Ontogeny in the fossil record: diversification of body plans and the evolution of “aberrant” symmetry in Paleozoic echinoderms

@inproceedings{Sumrall2007OntogenyIT,
  title={Ontogeny in the fossil record: diversification of body plans and the evolution of “aberrant” symmetry in Paleozoic echinoderms},
  author={Colin D. Sumrall and Gregory A. Wray},
  booktitle={Paleobiology},
  year={2007}
}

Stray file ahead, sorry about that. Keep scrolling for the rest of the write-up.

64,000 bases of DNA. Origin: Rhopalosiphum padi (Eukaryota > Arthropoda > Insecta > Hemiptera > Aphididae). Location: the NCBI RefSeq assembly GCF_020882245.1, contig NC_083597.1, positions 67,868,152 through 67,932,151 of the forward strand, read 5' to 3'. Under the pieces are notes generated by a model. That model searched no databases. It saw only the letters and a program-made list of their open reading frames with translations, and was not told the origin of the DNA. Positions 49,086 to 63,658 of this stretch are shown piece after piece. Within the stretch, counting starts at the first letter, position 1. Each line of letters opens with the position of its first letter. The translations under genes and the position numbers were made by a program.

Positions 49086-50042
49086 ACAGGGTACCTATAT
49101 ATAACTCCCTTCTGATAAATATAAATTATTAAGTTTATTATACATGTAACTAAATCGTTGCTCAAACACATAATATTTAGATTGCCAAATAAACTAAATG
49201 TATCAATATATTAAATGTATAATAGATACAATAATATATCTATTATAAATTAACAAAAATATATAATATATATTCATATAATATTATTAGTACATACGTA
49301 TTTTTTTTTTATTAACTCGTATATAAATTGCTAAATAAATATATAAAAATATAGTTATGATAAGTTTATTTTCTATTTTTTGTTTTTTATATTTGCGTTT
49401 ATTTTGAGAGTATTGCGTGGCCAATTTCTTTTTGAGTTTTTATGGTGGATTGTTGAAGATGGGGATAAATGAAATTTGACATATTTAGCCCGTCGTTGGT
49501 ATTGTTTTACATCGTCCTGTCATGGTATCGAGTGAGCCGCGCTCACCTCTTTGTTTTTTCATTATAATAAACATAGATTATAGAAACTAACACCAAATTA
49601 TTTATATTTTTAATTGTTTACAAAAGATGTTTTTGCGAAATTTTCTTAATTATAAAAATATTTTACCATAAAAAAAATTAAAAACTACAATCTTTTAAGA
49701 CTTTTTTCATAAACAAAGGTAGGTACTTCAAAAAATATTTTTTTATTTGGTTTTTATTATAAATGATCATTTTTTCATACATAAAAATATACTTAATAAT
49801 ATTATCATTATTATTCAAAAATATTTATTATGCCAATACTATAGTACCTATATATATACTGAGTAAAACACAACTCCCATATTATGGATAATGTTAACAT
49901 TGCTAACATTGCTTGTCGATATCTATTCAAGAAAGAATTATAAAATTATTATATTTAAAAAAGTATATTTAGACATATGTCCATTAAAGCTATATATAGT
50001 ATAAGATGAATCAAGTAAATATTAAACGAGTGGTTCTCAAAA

Abstract Echinoderms have long been characterized by the presence of ambulacra that exhibit pentaradiate symmetry and define five primary body axes. In reality, truly pentaradial ambulacral symmetry is a condition derived only once in the evolutionary history of echinoderms and is restricted to eleutherozoans, the clade that contains most living echinoderm species. In contrast, early echinoderms have a bilaterally symmetrical 2–1–2 arrangement, with three ambulacra radiating from the mouth… 

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